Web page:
Human Rights and Social Justice: the Convention on the Rights of Persons with Disabilities and the quiet revolution in international law

Penny Weller

Abstract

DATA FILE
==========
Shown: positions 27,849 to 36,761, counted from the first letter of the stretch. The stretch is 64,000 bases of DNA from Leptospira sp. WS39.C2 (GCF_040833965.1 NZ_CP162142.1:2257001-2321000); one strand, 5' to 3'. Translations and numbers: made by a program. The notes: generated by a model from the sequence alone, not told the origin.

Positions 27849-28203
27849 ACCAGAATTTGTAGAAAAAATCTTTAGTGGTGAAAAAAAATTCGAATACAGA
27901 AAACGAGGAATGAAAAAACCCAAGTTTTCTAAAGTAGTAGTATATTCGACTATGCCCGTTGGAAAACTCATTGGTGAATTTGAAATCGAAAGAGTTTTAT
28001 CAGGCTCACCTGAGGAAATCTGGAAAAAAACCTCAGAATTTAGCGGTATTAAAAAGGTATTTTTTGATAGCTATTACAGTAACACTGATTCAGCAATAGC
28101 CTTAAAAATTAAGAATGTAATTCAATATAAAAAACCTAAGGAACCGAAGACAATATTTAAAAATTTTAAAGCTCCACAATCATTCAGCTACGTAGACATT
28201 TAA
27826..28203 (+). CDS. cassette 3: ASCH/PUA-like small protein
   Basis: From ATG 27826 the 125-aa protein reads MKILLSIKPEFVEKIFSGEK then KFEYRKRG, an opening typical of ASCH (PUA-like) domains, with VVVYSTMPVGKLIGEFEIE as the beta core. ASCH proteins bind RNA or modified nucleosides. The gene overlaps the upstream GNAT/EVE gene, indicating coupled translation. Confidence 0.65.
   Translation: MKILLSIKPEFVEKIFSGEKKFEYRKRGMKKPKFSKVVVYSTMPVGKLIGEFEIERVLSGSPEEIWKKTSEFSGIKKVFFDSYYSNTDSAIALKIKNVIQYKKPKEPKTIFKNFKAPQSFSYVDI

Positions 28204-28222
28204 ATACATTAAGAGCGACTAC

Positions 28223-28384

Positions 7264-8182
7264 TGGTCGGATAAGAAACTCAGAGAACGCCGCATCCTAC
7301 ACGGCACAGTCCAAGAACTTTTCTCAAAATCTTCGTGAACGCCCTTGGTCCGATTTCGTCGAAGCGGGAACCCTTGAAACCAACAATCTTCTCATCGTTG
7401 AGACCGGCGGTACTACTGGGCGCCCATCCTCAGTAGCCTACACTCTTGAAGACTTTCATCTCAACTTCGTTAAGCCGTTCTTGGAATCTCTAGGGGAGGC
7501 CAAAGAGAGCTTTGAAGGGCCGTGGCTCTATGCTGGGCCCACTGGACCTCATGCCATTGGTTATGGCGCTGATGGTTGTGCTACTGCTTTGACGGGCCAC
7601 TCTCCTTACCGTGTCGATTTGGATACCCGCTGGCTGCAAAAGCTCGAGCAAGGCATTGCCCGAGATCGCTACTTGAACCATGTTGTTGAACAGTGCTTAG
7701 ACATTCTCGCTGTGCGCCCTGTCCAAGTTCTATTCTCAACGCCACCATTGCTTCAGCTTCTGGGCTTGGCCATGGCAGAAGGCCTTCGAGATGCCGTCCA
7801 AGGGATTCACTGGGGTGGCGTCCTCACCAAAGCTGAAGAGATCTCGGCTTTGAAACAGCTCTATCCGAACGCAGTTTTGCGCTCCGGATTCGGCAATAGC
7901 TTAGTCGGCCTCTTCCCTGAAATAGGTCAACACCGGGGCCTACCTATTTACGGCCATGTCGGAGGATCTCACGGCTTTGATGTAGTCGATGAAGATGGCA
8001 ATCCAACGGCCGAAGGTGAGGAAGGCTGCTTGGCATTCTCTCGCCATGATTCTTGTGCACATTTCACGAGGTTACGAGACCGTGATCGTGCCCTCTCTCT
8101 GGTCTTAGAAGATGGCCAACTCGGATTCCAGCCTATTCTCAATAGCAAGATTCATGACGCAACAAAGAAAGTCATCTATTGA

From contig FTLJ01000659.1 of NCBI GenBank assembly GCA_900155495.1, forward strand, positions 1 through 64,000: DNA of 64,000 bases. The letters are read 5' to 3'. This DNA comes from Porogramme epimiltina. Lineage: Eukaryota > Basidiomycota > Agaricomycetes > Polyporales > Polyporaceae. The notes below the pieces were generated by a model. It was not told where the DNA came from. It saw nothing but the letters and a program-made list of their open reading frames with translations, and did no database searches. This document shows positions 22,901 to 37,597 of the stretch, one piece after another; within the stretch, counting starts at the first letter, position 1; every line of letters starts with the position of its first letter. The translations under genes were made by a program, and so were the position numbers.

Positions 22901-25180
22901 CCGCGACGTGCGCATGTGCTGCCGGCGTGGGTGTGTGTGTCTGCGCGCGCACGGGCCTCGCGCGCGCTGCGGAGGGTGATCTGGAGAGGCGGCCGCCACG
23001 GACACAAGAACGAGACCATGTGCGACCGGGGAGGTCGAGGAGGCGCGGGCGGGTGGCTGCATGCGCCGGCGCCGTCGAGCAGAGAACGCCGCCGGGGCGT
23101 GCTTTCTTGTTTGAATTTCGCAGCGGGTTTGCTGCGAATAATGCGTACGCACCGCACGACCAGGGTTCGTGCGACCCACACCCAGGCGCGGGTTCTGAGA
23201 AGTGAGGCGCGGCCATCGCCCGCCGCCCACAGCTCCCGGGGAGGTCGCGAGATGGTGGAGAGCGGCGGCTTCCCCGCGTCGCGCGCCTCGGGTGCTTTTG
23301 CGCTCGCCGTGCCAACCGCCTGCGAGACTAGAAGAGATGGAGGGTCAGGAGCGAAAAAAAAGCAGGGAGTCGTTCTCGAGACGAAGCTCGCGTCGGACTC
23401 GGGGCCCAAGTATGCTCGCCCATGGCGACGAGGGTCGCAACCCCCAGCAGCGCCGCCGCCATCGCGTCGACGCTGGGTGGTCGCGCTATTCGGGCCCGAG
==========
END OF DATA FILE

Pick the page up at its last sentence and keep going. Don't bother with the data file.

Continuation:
On the 60th anniversary of the Universal Declaration of the Human Rights (UDHR) the Commonwealth Attorney General announced a national public consultation concerning the need for better human rights protection in Australia and the viability of a federal human rights charter. Whether or not the anticipated Charter includes social, economic and cultural rights is directly relevant to questions of social justice in Australia. This paper argues that the legislative acknowledgment of civil and political rights alone will not adequately address the human rights problems that are experienced in Australia. The reluctance to include economic, social and cultural rights in human rights legislation stems from the historical construction of an artificial distinction between civil and political rights, and economic social and cultural rights. This distinction was articulated and embedded in law with the translation of the UDHR into binding international law. It has been accepted and replicated in judicial consideration of the application on human rights legislation at the domestic level. The distinction between the two forms of rights underpins a general ambivalence about the capacity of human rights legislation to deliver social justice and echoes a critical tradition in legal philosophy that cautions against the reification of law. Coming into force early in the 21st century, the Convention of the Rights of Persons with Disabilities illustrates the effort of the international community to recognize and eschew the burden of the false dichotomy between civil and political and economic, social and cultural rights. Acknowledging the indivisible, interdependent and indissociable nature of human rights in Australia is a crucial step toward achieving human rights based social justice.

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